The week that was: from developing masks to making remote working cool, startups are upping the game during coronavirus

The impact of coronavirus is not only affecting human lives but also the economy. This week, we explored startups that came up with smart solutions to help people.

21st Mar 2020
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Coronavirus is a global event that has shattered the world. The next two weeks are the most crucial for India in the wake of COVID-19. Considering this, businesses and organisations across the world are taking precautionary measures and have asked employees to avoid  unnecessary travel. Some of the key businesses, especially internet-based startups and tech giants, have mandated work from home for all their employees. 


Remote working culture has been gaining popularity for businesses in the past couple of years. However, only a small percentage of companies and their employees are completely familiar with the concept. In this scenario, professionals who are new to the concept face the challenge of keeping up their productivity and efficiency.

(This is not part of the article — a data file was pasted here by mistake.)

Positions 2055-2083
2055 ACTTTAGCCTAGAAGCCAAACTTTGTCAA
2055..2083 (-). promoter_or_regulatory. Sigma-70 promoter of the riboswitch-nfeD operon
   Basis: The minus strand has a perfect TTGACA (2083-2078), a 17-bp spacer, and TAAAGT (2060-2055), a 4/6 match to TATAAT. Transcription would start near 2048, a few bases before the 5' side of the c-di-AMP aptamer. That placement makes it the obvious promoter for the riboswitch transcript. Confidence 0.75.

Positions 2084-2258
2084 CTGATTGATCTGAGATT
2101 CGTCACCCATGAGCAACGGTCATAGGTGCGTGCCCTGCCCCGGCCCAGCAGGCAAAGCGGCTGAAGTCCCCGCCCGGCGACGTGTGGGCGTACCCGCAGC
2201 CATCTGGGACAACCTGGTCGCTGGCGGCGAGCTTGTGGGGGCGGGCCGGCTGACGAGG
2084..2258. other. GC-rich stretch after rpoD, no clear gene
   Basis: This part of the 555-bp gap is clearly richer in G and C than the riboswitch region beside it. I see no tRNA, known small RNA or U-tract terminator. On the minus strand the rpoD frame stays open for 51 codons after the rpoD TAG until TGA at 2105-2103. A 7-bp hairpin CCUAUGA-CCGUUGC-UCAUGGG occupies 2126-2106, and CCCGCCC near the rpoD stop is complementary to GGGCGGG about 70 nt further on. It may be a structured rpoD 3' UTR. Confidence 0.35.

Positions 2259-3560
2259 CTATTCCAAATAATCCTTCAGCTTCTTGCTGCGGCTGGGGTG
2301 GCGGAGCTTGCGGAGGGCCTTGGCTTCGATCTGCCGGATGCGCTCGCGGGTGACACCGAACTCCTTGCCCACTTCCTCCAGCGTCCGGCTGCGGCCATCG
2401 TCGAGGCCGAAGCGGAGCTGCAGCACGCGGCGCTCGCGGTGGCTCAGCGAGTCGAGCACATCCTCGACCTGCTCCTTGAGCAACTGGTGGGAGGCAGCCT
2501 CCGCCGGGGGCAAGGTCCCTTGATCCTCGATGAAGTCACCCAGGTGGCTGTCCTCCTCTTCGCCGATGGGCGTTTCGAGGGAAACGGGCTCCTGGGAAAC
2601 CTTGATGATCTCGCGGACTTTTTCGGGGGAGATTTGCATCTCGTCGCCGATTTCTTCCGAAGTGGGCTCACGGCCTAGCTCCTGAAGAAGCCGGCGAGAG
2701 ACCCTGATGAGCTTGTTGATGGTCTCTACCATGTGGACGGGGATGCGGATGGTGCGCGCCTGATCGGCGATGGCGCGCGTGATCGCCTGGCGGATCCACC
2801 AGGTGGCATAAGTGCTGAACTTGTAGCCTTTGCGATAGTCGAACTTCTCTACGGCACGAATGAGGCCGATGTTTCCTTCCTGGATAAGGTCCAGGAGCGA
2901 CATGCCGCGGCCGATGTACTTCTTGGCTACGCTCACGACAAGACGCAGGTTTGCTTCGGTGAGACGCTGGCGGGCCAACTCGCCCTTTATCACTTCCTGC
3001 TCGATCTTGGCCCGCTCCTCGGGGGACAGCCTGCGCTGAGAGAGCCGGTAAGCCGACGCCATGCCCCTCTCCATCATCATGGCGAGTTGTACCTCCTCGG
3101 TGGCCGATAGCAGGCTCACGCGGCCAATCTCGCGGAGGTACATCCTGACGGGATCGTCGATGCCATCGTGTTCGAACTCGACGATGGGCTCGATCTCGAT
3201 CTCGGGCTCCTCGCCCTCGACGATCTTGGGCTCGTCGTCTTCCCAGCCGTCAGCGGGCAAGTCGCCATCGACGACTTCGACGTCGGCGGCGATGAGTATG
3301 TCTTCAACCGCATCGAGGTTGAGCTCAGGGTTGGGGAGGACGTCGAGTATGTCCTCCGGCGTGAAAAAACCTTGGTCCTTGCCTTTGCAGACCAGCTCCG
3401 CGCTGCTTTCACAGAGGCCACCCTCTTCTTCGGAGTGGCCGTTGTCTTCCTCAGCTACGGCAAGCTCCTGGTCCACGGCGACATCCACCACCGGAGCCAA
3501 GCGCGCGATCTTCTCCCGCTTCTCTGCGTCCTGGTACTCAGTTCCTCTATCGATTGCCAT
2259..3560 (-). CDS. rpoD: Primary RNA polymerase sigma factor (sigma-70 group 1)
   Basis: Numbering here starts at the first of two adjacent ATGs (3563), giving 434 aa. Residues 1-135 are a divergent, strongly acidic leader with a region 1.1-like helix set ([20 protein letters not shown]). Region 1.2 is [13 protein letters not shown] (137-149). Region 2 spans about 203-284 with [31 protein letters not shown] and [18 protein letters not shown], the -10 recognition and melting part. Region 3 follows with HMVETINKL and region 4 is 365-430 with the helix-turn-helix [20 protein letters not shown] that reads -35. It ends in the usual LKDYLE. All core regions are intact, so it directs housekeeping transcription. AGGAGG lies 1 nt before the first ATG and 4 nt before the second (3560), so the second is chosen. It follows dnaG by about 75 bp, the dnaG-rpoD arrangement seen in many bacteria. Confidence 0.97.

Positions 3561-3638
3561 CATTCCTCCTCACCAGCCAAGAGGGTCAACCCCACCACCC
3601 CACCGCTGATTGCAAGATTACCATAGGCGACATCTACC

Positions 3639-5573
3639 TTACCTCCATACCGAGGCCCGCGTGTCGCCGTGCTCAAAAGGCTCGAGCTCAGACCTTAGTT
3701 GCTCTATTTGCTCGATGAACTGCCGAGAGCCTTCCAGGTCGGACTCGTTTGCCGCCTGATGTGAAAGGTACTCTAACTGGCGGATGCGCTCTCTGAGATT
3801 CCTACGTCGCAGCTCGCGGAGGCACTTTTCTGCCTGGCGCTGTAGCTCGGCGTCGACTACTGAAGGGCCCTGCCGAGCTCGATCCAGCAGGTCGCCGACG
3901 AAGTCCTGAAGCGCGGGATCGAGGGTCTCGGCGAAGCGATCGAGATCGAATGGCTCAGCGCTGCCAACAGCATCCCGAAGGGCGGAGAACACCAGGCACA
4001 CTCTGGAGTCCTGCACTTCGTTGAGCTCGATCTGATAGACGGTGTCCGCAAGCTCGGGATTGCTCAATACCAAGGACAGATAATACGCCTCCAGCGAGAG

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When you are working in a home setting, you are likely to get distracted because of multiple factors like family, pets, television, changed eating and sleeping routines, and so on. Taking a few steps will help you stay focused when you are working from. 


The coronavirus outbreak, which started in China, has claimed over 3,000 lives and infected more than 81,000 people across six continents. The epidemic, declared a ‘global health emergency’ by the World Health Organisation (WHO), has not only led to a widespread shortage of masks, but also a proliferation of counterfeit masks that are being sold on online sites like Amazon.


While governments are taking initiatives to contain this outbreak, individuals are taking precautionary measures such as wearing face masks, which has resulted in another crisis – the shortage of masks in the market. 


IIT-Delhi alumni’s startup Nanoclean rose to the occasion and launched its product, ‘Naso mask’, to address the issue


Prateek Sharma, co-founder and CEO of Nanoclean wearing Naso Mask Also Read IIT Delhi alumni's startup Nanoclean is now working on mass producing nanofibres in India The startup has sold over five lakh packs of Naso masks. Prateek Sharma, Co-founder and CEO of Nanoclean, tells YourStory that in the last 30 days, the startup has generated a revenue of over Rs 5 crore and is doing 10 times its usual business. 


Delhi-based Nanoclean specialises in the development of preventive measures for polluted air, and products for air filtration. It is already famous for its product ‘Nasofilter’, a kind of nasal filter that costs only Rs 10.